Rescuers prepare Thai cave boys for tricky evacuation

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Thailand cave rescue operation

Rescue teams are mulling their options for evacuating a team of young soccer players from a cave in Thailand. Faced with the threat of more flooding, the team is getting a crash course on how to "swim and dive."

Thai navy SEALs and rescue teams on Thursday continued to give crash courses in diving and swimming to the group of trapped young soccer players, hoping for a swift end to their harrowing ordeal. But the challenges could prove too burdensome for the boys.

Nature and Environment | 04.07.2018

"We know from our own rescue team that got in there and found them that it's a serious dive," Gary Mitchell, assistant chairman of the British Cave Rescue Council, told DW on Wednesday.

"It's a kilometer of flooded passages and round about an hour-and-a-half worth of diving that involves stopping and changing air tanks."

'Swim and dive'

Rescue divers on Tuesday found the 12 teenagers and their coach alive after they went missing in a Thai cave more than 10 days ago. But authorities said it was still unclear how long the boys would have to remain inside.

The boys, aged 11 to 16, and their 25-year-old coach entered the cave to celebrate a birthday. They became trapped when sudden rainfall flooded its entry on June 23. Similar incidents have befallen other visitors at the local tourist spot.

Karte Infografik Tham Luang Höhle Thailand EN

On Wednesday, Thai authorities provided food and medicine to the soccer group while experts assessed the conditions needed to evacuate them safely.

"The water is very strong and space is narrow. Extracting the children will take a lot of people," Prawit Wongsuwan, Thailand's deputy prime minister, told reporters.

"Now we are teaching the children to swim and dive," he said, adding that if water levels subside, the Wild Boar soccer team would be taken out easily.

Another option would be to drill a hole into the cave and airlift the boys out. But authorities say they prefer the diving option.

Installing an internet connection

The rescue workers are also working on installing an fiber optic cable to allow the trapped children to communicate with their parents and the outside world.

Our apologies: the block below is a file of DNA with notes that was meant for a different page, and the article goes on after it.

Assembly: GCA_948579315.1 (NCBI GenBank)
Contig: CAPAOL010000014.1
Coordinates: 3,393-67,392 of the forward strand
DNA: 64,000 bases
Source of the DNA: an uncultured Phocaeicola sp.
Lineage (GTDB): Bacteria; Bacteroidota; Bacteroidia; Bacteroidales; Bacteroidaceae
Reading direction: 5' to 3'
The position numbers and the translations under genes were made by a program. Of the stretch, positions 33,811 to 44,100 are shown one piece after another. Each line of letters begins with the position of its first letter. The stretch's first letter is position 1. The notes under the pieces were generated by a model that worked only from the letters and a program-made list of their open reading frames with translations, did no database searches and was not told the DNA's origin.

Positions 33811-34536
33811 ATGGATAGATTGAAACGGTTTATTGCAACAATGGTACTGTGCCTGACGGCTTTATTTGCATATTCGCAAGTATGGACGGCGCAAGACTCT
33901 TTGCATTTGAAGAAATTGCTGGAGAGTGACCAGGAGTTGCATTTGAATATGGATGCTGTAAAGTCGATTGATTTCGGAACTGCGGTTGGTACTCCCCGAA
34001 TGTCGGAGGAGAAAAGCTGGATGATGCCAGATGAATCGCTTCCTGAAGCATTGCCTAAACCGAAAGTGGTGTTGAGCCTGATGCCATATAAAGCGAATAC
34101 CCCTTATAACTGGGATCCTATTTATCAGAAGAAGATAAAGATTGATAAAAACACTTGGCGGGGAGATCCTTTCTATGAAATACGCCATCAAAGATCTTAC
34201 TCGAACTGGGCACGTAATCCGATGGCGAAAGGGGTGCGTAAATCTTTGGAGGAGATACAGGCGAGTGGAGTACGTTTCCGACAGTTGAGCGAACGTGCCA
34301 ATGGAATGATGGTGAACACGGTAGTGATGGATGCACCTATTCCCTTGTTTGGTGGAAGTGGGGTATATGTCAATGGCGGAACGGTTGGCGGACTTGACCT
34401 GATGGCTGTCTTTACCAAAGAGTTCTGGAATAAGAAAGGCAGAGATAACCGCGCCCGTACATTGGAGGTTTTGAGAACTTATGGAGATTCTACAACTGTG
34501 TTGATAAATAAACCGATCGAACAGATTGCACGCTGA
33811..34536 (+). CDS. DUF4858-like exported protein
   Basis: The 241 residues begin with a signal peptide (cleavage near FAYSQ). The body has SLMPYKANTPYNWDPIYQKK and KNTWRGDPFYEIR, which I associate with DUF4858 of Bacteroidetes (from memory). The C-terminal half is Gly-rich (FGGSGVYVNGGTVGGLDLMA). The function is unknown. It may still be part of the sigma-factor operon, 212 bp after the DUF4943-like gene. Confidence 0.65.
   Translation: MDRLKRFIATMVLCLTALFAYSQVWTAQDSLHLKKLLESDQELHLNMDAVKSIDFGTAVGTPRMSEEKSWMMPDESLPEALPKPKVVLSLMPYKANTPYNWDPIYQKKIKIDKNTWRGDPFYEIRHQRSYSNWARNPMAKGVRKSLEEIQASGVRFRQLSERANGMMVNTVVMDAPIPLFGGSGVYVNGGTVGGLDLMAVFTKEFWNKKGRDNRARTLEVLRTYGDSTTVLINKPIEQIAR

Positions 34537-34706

According to Ratdao Chantrapul, the mother of one of the boys, the divers had "tried to take in mobile phones but the bag they were in broke."

While authorities are mulling over timelines for extracting the football team, observers have already drawn comparisons with the 2010 extraction of 33 trapped Chilean miners. The Chilean group spent 69 days underground before the rescue teams finished installing a lift that brought them outside.

One of the Chilean miners, Mario Sepulveda, said he was trying to organize a trip to Thailand to help with the rescue effort for the Thai boys.

"Stay strong!" Sepulveda told the children in a 40-second video, adding he was willing to help however he could.

Separately, he told the AFP news agency he was trying to contact members of the Chilean government to get funds for the journey.

"I think it's important as a country for us to be there, after what we miners went through," he said.

Read more: Rescuers lower food, maps for missing children in Thai cave

'No risk' will be taken

In a video released on Wednesday, the soccer players said they were in good health. The boys and their coach are seen sitting with Thai navy SEALs in the dark cave with their emaciated faces visible in the one-minute video.

Rescuers said they would not put the boys' lives in danger and would take "no risk" to free them.

"All 13 don't have to come out at the same time," Narongsak Osottanakorn, governor of Chiang Rai province, told reporters on Wednesday. "Who is ready first can go first."

Weerachon Sukondhapatipak, a government spokesman, said more preparations are needed to rescue the boys.

"Some of them can't swim, so therefore it will take time for them to adjust," he said.

"Officials would teach them how to move, how to dive, how to move their body under those circumstances," he added.